Mayor Kim Driscoll has drafted a city ordinance that would require the mayor to reappoint or replace committee members within 180 days of their term’s expiration.
Members of the city’s various boards and committees often continue to serve long after their terms expire — sometimes one or more years. It’s a long-standing issue that has happened through numerous mayors.
Driscoll submitted her ordinance to the council this week; they voted to send it to committee for discussion.
As written, Driscoll’s ordinance would require any board or committee member not reappointed within 180 days to leave his or her post.
“We all wish to see our system of municipal boards strengthened,” Driscoll wrote in a June 27 letter to councilors. “... (Board members) and the residents of our city deserve to have as transparent, functional and balanced a board system as we can create.”
In Salem, the mayor selects and recommends residents for appointment to nonelected boards and committees. The City Council votes to give final approval of each appointment.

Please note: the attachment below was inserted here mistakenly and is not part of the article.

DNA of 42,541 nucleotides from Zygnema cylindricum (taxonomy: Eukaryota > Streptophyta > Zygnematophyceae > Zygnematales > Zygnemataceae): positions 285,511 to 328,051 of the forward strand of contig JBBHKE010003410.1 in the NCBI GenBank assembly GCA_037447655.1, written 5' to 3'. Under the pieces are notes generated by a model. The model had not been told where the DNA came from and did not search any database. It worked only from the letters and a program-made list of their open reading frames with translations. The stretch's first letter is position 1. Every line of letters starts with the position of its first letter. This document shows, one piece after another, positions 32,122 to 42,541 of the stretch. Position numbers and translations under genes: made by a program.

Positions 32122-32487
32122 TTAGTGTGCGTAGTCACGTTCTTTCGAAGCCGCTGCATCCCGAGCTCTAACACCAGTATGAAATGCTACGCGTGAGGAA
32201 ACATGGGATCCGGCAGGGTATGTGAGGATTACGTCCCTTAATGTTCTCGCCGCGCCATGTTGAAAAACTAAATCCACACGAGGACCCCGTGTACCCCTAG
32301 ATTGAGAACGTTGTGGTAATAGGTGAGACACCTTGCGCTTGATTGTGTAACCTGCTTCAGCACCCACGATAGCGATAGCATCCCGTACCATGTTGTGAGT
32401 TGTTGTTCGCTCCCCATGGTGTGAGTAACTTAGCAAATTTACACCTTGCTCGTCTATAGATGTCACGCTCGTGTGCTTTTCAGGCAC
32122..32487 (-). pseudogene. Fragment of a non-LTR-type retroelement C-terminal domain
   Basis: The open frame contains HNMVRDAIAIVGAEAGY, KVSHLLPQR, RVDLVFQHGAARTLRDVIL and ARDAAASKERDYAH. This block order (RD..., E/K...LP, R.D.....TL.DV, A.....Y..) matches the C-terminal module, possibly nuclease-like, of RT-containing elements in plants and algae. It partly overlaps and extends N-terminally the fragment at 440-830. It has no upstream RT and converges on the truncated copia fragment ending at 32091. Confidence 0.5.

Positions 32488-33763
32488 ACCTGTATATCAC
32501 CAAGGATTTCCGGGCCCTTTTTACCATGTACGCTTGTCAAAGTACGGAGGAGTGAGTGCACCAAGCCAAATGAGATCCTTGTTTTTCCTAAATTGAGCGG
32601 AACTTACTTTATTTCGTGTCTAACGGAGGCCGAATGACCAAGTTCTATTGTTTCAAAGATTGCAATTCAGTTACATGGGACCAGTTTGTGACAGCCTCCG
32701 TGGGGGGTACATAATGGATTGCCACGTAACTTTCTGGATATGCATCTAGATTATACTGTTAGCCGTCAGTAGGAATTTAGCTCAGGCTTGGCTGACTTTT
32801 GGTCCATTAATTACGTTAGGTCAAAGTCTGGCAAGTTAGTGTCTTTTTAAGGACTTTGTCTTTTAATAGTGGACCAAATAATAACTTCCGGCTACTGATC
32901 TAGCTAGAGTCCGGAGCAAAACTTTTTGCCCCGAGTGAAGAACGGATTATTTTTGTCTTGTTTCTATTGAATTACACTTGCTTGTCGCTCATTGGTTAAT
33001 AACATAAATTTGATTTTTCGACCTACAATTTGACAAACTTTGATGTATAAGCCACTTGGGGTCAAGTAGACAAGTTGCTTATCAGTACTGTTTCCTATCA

The city has more than 30 boards, from the Bike Path Committee to the Zoning Board of Appeals.
Ward 6 Councilor Paul Prevey began focusing on Salem’s problem with not-so-timely board reappointments this spring after he noticed a majority of Salem boards and committees were operating with members whose terms had expired.
Driscoll submitted a list of 60 appointments and reappointments for council approval in early April, after her staff spent the winter and spring making a list of expired board members and contacting them to see if they would like to be reappointed.
At Thursday’s council meeting, Prevey said his initial impression of Driscoll’s ordinance was favorable, but he’ll have a few more questions as it’s discussed in committee.
Bethany Bray can be reached at firstname.lastname@example.org and on Twitter @SalemNewsBB.